Endostatin-derived short peptide in corneal transplantation Abstract: Ocular trauma's ranking as the fourth most common injury among combat personnel indicates the vital importance of evaluating and promoting ocular health among veterans. Corneal neovascularization, or the growth of new blood vessels (angiogenesis) and new lymphatic vessels (lymphangiogenesis) in the cornea, often results from infection or severe corneal injury including explosion pressure, penetration by debris, or long-term exposure to dry environments. Preventing corneal neovascularization generally necessitates in high risk corneal transplantation in order to restore eyesight and prevent blindness. Approximately 40,000 corneal transplants are performed in the United States annually, but new blood vessel growth in either the original or transplanted cornea significantly diminishes treatment success rates. For example, the rate of rejected corneas that are introduced into avascular hosts is 0-10%, compared to the significantly increased rate of 25-50% among hosts that are severely vascularized. The discovery of specific lymphatic vessel markers has improved our understanding of lymphangiogenesis. However, no effective treatment to prevent corneal vessel growth after corneal transplantation currently exists. Collagen XVIII (col18a1) and its cleavage products (endostatin, neostatin-7 and endostatin-derived peptides) have been identified as modulators of corneal angiogenesis and lymphangiogenesis and therefore of corneal transplant rejection. Endostatin competes with pro-angiogenic Vascular Endothelial Growth Factors (VEGFs) for binding to the tyrosine-kinase receptors, VEGFRs, that are necessary to mediate the effects of VEGFs. VEGFR-1 and -2 are two receptors that are primary mediators of angiogenesis and lymphangiogenesis in the corneal stroma and epithelium. In our experiment, we propose to use high-risk mouse corneal transplantation models with collagen XVIII knockout, Lecre-VEGFR1lox and lecre-VEGFR2lox mouse as recipients with endostatin-derived short peptide and VEGF traps, to determine the most effective strategies for inhibiting corneal blood and lymphatic vessel growth. In so doing, we hope to identify components that effectively modulate corneal neovascularization in order to facilitate the future development of drugs that will improve corneal transplant success rates. Our research will bear implications that are not only pertinent to the Veteran Affairs healthcare mission, promoting ocular health and preventing blindness among veterans, but also indicate methods for successful transplantation of tissues other than just the cornea.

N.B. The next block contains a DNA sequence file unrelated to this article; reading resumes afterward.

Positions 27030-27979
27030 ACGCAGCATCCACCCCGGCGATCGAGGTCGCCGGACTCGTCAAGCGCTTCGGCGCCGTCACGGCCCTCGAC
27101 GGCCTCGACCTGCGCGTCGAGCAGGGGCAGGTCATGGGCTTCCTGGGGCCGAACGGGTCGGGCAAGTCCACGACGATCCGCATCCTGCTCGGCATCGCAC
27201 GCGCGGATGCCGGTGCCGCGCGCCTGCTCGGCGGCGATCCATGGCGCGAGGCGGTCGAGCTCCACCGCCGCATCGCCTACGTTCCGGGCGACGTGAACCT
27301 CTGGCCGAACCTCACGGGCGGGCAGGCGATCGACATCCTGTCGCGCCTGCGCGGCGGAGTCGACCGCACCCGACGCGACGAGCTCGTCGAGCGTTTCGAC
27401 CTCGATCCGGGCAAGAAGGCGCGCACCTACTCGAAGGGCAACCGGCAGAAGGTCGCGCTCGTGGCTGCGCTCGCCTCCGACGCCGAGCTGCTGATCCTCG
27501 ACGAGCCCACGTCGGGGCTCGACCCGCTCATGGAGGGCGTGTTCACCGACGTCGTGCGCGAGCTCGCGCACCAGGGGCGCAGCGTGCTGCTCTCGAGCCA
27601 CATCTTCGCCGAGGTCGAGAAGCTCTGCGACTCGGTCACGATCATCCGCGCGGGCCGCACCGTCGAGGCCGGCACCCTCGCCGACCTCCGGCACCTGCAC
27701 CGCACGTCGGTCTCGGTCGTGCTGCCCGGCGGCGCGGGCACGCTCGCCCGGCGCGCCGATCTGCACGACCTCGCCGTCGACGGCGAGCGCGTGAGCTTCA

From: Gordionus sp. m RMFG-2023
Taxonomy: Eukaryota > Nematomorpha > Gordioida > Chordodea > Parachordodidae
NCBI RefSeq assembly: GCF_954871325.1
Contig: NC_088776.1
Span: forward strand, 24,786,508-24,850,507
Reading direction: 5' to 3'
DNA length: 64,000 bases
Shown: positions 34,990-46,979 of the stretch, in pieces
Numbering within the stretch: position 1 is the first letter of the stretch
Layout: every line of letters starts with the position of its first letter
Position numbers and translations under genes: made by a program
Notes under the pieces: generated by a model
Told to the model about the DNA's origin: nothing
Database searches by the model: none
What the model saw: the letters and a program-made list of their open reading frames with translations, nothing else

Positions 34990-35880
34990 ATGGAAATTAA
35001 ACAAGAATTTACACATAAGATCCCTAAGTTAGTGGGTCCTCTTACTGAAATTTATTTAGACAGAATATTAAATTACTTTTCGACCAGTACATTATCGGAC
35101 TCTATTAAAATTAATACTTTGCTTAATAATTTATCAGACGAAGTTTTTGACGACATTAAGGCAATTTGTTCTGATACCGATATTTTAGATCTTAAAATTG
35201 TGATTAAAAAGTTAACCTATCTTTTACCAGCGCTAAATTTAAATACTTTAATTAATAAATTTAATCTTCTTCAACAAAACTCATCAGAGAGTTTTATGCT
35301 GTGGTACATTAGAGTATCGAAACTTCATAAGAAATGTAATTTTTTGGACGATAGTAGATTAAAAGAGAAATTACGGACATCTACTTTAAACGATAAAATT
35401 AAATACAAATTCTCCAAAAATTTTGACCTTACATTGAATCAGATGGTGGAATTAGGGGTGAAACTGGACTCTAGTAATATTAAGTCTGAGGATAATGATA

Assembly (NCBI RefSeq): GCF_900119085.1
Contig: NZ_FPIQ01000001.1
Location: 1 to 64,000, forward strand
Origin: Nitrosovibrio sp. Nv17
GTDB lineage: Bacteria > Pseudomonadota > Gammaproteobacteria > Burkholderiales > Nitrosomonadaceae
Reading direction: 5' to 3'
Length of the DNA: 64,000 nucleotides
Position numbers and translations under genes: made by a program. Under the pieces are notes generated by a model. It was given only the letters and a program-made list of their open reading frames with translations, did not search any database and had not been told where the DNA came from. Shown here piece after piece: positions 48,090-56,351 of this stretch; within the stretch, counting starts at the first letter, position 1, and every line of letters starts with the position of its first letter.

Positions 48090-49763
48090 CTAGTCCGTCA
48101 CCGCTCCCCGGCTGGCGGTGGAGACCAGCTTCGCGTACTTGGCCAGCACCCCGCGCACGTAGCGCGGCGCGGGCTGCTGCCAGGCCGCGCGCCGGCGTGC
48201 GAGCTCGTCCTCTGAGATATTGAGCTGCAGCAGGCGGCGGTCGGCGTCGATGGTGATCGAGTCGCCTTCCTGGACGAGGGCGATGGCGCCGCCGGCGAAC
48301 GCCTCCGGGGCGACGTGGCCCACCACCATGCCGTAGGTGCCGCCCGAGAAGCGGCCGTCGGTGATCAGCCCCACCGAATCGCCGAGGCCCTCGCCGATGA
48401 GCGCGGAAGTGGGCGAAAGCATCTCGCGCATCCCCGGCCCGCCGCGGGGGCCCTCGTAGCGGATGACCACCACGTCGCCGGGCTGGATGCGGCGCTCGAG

Collagen XVIII (col18a1) and its cleavage products (endostatin, neostatin-7 and endostatin- derived peptides) demonstrate the ability to modulate corneal neovascularization and facilitate successful corneal transplantation. Neovascularization, caused by the production of blood or lymphatic vessels, can be both physiological and pathological. Understanding the molecular mechanisms of endostatin-derived short peptides in particular, which consist of forms readily usable in new drugs that will regulate neovascularization, improve corneal transplant success rates, and decrease overall corneal blindness. This research will ultimately have implications for not only the cornea, but also for the transplantation of other tissues.